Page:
I’m pretty funny. It tends to surprise people once they get to know me since I’m a pretty quiet, observant person most of the time.
9. You are very candid in your social media posts about your personal growth and all the ups and downs that go along with that. It is inspiring to see people being real on a platform that usually lacks true authenticity. How do you think that the dance/pole/movement community can benefit from this kind of approach to social networking?
So many have confided in me over the years about how scary dance is when you didn’t grow up dancing. Pair that with society’s standards of beauty and perfectionism, and it leaves too many not enjoying art, their bodies, or the freedom to learn something new. Knowing of these battles, and fighting my own, I know there’s nothing to gain by pretending I’m immune. When I stand before others to lead I know it isn’t about me. It’s about them, so trying to maintain an image of perfectionism is only going to put an enormous amount of pressure on myself, and discourage those who are observing. It takes courage to start, vulnerability to grow, and persistence to grow skill with an art form. That’s not easy. Giving off the perspective I’m an exception to that formula, when nobody is, isn’t what I want to model for anyone, especially those who need to feel safe with me.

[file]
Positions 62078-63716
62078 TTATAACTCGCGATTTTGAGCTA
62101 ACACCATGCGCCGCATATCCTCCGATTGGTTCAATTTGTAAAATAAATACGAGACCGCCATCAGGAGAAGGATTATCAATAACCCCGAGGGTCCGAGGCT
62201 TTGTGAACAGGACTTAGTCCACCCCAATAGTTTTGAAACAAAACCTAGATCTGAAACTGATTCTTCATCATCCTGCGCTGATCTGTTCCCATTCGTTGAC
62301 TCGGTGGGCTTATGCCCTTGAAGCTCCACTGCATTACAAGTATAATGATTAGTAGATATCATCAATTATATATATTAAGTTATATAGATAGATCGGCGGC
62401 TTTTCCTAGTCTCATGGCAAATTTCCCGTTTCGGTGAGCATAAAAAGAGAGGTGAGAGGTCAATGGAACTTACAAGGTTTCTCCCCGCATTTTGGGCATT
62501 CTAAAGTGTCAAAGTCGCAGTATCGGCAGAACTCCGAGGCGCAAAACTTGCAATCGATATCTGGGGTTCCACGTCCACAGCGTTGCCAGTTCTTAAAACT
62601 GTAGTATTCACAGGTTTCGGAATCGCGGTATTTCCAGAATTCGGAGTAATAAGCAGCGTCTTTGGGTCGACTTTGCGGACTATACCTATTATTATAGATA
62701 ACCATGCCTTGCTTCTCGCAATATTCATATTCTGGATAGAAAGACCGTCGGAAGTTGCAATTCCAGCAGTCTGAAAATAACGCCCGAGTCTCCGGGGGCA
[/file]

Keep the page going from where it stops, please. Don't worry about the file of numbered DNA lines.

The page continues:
10. What advice would you give someone who is thinking about trying out Liquid Motion for the first time?
I think as an adult, opportunities to play and explore movement can be pretty rare or inaccessible. Our world is also very disconnecting from our full range of senses. Being able to have a safe, accepting space to indulge in these things is truly a gift. So, if you have the opportunity, take full advantage.